“You’ll need to decide how much your peace of mind is worth.”
For all I knew, this could have been an insurance product discussion, so I tuned in.
It turns out that Bob was talking with John, who was wondering about whether to purchase a 3-year warranty on a new tech product for the family.
Their exchange echoes conversations going on in hundreds of insurance offices across the country in the past 2 years. It also brings various issues about insurance guarantees into sharp focus.
You see, Bob is a programmer. He doesn’t buy tech warranties, because he feels confident he can resolve any problems his equipment presents. But John is a small business owner and a self-described tech-user, not a tech-pro. He says he would not know how to fix the item and he worries that it would cost him a bundle to get help.
Bob’s response was spot-on: “If you buy the warranty, you’ll probably be happier. If something goes wrong, you’ll know what to do and where to call.” But, he added judiciously, “no one can decide this for you but yourself.”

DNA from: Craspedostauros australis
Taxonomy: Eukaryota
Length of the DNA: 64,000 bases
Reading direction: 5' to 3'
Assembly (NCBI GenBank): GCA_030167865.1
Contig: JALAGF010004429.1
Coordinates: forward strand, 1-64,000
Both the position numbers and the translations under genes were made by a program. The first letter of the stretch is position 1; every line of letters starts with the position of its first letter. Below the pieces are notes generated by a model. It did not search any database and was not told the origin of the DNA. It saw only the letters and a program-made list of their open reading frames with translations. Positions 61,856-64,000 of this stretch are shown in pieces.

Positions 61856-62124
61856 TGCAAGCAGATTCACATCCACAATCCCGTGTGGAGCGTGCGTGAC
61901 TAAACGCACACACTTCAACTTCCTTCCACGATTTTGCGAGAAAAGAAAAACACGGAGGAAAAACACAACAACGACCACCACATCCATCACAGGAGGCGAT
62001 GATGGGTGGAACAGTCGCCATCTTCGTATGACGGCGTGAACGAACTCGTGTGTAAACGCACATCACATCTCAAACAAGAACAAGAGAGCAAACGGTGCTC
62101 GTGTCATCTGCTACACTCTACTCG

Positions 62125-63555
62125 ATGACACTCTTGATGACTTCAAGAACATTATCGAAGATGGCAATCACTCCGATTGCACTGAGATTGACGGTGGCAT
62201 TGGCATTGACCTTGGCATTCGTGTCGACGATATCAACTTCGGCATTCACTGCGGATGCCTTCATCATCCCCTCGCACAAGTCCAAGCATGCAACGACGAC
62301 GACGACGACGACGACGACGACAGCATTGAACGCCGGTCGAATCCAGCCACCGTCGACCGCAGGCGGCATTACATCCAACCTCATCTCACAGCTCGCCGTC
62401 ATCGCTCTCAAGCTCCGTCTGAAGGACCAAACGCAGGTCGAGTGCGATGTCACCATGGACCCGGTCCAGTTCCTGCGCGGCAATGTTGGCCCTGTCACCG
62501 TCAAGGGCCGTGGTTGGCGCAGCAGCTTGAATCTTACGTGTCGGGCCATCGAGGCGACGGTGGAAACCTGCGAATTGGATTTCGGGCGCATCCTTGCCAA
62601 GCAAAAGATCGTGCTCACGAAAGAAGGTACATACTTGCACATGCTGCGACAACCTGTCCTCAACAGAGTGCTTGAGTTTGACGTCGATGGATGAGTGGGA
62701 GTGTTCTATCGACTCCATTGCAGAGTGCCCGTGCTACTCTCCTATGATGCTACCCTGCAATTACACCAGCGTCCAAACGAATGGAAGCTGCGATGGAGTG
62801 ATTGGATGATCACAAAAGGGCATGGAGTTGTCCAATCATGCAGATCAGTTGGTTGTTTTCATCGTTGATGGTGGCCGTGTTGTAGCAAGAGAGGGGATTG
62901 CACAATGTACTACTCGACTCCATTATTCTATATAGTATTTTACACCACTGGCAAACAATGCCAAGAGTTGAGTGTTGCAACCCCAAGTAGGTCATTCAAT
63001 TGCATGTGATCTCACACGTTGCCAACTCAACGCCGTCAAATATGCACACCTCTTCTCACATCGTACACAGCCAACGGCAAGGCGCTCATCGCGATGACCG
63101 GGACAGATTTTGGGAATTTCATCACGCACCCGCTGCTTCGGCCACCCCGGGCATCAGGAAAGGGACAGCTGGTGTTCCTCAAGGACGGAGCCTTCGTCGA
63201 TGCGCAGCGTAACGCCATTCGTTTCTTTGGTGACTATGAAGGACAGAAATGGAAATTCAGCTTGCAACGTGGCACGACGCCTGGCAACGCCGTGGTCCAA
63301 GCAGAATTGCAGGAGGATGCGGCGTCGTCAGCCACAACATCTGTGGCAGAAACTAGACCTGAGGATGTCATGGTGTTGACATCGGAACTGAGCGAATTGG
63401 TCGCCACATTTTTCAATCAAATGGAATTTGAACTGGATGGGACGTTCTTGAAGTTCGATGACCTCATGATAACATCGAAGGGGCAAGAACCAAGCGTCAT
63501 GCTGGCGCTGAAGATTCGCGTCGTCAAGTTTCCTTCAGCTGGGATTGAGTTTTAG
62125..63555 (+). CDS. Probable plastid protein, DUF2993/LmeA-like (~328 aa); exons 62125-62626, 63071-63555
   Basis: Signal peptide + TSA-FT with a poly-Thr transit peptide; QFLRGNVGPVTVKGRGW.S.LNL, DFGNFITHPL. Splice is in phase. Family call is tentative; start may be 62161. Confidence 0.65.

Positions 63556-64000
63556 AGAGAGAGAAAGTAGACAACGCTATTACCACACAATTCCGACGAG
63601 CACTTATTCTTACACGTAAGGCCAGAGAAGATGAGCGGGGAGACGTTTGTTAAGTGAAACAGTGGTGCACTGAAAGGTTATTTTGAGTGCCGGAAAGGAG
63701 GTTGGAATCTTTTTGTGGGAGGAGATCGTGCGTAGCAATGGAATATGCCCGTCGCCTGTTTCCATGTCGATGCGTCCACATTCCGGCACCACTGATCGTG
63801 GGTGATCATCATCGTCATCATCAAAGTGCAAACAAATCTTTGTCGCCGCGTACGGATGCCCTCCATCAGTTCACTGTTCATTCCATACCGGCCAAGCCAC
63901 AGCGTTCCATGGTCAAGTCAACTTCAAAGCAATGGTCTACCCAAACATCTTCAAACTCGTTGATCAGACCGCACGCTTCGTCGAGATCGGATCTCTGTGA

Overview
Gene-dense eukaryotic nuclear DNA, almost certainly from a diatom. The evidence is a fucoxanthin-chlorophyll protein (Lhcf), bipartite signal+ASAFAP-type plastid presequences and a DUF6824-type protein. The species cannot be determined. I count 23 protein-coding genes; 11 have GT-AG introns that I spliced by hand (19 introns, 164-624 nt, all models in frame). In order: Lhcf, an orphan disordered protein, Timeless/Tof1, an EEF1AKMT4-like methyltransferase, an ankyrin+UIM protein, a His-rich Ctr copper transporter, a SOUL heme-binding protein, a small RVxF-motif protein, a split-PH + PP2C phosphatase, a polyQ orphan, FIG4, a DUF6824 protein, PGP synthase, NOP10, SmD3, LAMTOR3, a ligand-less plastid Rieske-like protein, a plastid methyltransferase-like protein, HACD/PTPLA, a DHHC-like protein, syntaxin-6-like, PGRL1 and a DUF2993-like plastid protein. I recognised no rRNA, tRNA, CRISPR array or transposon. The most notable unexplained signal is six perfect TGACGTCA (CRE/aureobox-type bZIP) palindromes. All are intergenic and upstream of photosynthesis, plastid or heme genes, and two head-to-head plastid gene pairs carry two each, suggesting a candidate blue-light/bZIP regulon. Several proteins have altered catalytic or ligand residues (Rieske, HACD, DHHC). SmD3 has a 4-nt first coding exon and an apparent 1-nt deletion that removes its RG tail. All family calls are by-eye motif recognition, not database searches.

Insurance consumers have to make the same kind of decision. The proliferation of guarantee and return-of-premium (ROP) features has expanded guarantee options to levels unheard of even 5 years ago (see NU, Sept. 25, 2006). So now, clients need to decide whether those features are worth their cost. And advisors need to learn how to facilitate the pro-and-con analysis.
Make no mistake, insurance guarantees do have a cost. That is so when the features are offered in extra-cost riders–for instance, with variable annuity living benefit guarantees and long term care return-of-premium guarantees. It is also the case when guarantees are built into policies (like fixed annuities)–because such contracts typically cost more or have lower returns than comparable policies without the embedded guarantees.
But not having guarantees has a cost, too. This comes in the form of potential future frustration and expense, as per John’s concerns.
This is not always a simple point for advisors to convey. Yes, they always can say something similar to what Bob told John, with the appropriate financial twist. But the advisor faces greater liability for the recommendation and communication than does a friend talking with a friend.